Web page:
Approaching Your Negotiations Like a Battle is a BAD Idea

A healthy percentage of my clients, I’d estimate somewhere around 30%, hire me or start negotiations with a seller of a dental practice a little bit like Russell Crowe in Gladiator. On calls I can hear them metaphorically preparing to go into battle with the seller. Strapping on a breastplate, testing the sand of the battle arena between their fingers, and tossing their razor sharp sword from hand to hand to test its weight as they hop up and down, prepared to run into the arena to do battle with the seller who they’re certain is just sitting on their pile of money scheming of ways to screw the buyer. 

If you assume this is how your dental transition is going to go, 99 times out of 100, it’s a giant mistake. 

I have four reasons why, but before we get to those I think it’s worth understanding the mentality of people who are prepared to fight instead of collaborate. Some people have just been through some traumatic experiences either in the business world or their personal lives, and they’re a little more wary than others. Others come from a culture where trying to put one over on the other person in a business transition transaction is seen as normal and “just how business is done.” If you’re buying a practice in the US, this mentality can get you into a lot of trouble and will almost certainly NOT be to your advantage. 

I think those people are imagining a scenario where the seller of a dental practice tries slipping in fine print on page 47 of the asset purchase agreement something that says “notwithstanding anything else in this agreement, buyer shall pay seller an amount in cash double the price on page one.”

The buyer fears no one will notice, everyone will sign the contract, they’ll get to closing and the buyer will hand the seller a check for the agreed price to which the seller will say “no actually on page 47 it says you have to give me twice this amount.” The buyer imagines going to court and the judge will say “well this is mighty weird but a contract is a contract so here’s your money.”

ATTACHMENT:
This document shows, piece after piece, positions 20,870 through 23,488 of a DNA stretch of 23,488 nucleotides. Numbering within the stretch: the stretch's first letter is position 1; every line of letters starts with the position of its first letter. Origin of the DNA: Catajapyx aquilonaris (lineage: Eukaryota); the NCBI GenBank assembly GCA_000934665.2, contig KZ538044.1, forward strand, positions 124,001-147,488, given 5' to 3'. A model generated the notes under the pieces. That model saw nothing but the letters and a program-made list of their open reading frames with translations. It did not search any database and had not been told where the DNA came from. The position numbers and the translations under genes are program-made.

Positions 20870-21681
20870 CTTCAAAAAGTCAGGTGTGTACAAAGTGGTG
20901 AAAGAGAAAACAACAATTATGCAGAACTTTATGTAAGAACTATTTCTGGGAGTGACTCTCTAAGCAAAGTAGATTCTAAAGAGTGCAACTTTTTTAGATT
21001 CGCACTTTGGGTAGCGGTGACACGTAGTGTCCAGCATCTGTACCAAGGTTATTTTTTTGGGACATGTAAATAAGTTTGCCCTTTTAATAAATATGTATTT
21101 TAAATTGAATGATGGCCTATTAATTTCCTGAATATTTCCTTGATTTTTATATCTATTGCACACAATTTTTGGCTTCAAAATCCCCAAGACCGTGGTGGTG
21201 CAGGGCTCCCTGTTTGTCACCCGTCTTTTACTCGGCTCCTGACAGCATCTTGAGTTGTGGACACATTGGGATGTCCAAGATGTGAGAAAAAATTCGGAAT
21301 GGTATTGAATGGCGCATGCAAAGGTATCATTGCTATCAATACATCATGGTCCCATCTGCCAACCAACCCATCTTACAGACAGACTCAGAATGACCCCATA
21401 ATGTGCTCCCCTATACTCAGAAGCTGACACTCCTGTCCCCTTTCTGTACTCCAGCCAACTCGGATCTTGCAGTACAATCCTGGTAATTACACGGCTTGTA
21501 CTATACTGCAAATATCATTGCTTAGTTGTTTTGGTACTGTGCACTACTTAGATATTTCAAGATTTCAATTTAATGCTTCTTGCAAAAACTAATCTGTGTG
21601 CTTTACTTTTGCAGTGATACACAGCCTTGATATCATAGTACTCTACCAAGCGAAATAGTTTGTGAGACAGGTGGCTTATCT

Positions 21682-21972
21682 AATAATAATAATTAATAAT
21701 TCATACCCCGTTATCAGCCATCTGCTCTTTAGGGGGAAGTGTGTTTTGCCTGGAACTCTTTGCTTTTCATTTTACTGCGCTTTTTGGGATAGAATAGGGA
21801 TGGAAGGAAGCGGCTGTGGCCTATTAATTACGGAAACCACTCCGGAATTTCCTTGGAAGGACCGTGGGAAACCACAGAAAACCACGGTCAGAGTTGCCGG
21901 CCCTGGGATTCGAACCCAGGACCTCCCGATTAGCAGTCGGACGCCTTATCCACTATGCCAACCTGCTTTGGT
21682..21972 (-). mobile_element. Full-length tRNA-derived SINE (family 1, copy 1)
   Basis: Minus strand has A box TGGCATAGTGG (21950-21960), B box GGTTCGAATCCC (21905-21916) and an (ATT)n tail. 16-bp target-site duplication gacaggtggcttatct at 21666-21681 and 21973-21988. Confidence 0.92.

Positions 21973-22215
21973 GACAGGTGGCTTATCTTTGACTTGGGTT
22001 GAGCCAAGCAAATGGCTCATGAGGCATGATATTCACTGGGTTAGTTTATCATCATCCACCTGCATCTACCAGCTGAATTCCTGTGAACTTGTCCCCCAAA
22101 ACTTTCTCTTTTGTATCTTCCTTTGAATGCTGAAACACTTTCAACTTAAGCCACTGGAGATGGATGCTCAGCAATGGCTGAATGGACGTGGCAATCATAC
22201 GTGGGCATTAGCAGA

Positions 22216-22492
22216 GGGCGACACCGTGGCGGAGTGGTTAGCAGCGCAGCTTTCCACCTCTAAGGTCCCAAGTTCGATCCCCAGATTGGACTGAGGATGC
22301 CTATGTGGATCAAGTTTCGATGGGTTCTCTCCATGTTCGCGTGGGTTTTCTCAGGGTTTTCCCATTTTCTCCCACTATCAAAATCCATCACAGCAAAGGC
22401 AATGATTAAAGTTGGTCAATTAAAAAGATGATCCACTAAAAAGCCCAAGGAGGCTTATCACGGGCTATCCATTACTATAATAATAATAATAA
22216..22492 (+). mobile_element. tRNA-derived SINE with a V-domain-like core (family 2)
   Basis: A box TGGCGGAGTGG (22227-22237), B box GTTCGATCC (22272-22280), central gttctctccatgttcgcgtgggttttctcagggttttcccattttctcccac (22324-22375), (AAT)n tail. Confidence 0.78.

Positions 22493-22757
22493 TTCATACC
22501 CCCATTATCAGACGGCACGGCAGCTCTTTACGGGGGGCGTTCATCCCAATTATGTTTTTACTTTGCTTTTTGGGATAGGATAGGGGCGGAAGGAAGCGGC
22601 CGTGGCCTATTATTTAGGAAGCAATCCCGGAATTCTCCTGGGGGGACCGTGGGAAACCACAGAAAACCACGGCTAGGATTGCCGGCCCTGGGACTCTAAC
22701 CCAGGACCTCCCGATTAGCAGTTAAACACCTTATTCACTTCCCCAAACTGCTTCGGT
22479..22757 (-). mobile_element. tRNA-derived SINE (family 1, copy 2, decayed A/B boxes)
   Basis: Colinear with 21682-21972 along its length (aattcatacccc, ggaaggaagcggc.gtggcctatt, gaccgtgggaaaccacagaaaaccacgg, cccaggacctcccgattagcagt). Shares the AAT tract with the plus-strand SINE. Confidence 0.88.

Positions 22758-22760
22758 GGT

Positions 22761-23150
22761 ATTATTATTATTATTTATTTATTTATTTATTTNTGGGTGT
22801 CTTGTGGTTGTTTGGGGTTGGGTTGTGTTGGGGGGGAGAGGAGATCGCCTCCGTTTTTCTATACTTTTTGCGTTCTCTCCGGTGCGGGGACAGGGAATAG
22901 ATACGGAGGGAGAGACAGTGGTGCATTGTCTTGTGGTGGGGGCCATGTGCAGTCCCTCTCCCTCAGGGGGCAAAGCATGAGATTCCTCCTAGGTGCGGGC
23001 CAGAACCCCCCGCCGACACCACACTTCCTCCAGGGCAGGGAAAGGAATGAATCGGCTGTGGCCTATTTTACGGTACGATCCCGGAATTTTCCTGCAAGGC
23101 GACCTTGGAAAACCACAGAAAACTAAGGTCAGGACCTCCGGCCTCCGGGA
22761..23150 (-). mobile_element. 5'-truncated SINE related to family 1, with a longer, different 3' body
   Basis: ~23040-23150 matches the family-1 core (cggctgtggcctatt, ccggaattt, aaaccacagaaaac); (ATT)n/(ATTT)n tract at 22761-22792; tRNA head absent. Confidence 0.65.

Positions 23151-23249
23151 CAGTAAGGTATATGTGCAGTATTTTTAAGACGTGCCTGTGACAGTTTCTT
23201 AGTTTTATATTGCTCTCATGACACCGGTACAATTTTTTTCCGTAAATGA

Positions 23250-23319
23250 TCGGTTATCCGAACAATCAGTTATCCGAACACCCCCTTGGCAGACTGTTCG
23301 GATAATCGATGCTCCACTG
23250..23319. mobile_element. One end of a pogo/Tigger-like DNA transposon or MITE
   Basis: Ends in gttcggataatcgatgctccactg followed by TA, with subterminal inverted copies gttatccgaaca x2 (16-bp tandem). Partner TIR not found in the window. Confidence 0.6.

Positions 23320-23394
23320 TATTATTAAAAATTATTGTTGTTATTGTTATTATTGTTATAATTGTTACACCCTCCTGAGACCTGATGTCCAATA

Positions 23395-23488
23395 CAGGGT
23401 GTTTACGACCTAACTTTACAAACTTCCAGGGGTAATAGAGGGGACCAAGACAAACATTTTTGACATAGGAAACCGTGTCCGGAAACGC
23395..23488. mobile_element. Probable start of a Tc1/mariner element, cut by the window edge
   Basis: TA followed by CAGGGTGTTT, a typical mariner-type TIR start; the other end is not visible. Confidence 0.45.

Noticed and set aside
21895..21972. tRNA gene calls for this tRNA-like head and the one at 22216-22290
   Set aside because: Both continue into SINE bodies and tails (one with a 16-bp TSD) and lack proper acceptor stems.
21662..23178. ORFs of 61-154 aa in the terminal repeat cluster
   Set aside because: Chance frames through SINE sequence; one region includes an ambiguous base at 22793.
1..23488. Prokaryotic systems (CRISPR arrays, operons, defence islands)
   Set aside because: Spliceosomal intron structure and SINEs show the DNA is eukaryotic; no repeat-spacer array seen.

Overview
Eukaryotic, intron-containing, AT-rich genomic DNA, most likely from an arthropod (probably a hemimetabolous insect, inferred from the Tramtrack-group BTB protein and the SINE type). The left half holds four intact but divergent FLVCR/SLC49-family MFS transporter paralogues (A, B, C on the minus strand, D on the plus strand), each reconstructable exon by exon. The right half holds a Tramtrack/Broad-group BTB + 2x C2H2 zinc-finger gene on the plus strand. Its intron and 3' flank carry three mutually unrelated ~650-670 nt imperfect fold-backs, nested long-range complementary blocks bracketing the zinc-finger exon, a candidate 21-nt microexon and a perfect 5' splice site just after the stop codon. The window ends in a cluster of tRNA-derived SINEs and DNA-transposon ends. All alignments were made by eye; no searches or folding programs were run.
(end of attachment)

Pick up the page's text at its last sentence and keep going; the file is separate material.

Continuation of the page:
If you’re worried about this, rest assured. It’ll never happen. Here are four reasons why:

  1. Most dental acquisitions are fairly collaborative, friendly endeavors. The buyer is buying a business that she likes, and working with the seller to make sure the business is as good as possible. Everyone is working hard to earn each other’s trust and each party tends to try to win points by saying things like “Hey, we noticed that this formula would underpay you” or “I noticed the light bulb in this operatory just went out and replaced that for you.”
  2. All the parties involved in a dental transition have huge incentives to catch tricks. The buyers, sellers, banks, and CPAs are all looking at things at various times and ticking things off checklists. The lawyers are paid big money to read the contracts and look out for tricks.
  3. Even if the sale of the practice is a one-shot deal for the seller, who ostensibly disappears, everyone else involved in the transition sticks around. And most of those people are repeat players in the dental transitions industry. Lawyers, banks, and accountants like Dental Buyer Advocates do a lot of acquisitions. They have a reputation to uphold. If someone tried something tricky like this, everyone else in the industry would immediately hear about it and probably blacklist that person or company.
  4. This is not legal advice, but is a broad generalization: If there is something tricky in a legal document there’s a decent chance that a judge will say “Oh come on, that’s a trick, you can’t enforce that,” and the trickery won’t work. Judges are people too and they don’t like to see others obviously being taken advantage of.

At this point, the tenaciously cynical buyer typically objects with a story from a friend or somewhere they read on Facebook about some disaster when someone DID get screwed. And let me be clear, I have seen situations where sellers absolutely took advantage of a buyer. But they’re less than one in a hundred.

Do bizarre or unethical situations happen? Yes, absolutely. But that’s why you have a lawyer, AND an accountant, AND a banker. They’ll worry about the fine print so you don’t have to.

On a strictly statistical basis, when you go into negotiation with an adversarial mindset ready to do battle, the seller and their team will pick up on that and likely fight back harder and make your transition a lot worse of an experience. You stand to kill a lot of goodwill by treating your dental practice purchase like a fight with the seller.

The whole purpose of the legal documents (that you have a dental specific, flat fee transitions attorney draft for you) is to protect you against trickery and make it possible for you to sue the seller if someone takes advantage of you. My advice: go into the transition with the mindset that the seller is looking to have a fair and equitable transition with the buyer they get along with personally and hope will continue their legacy of success.

Don’t negotiate simply to negotiate—negotiate to find a win-win. Protect yourself well with a dental specific, transitions-focused attorney and accountant, and you’ll be a lot happier both throughout the process and after you own the practice.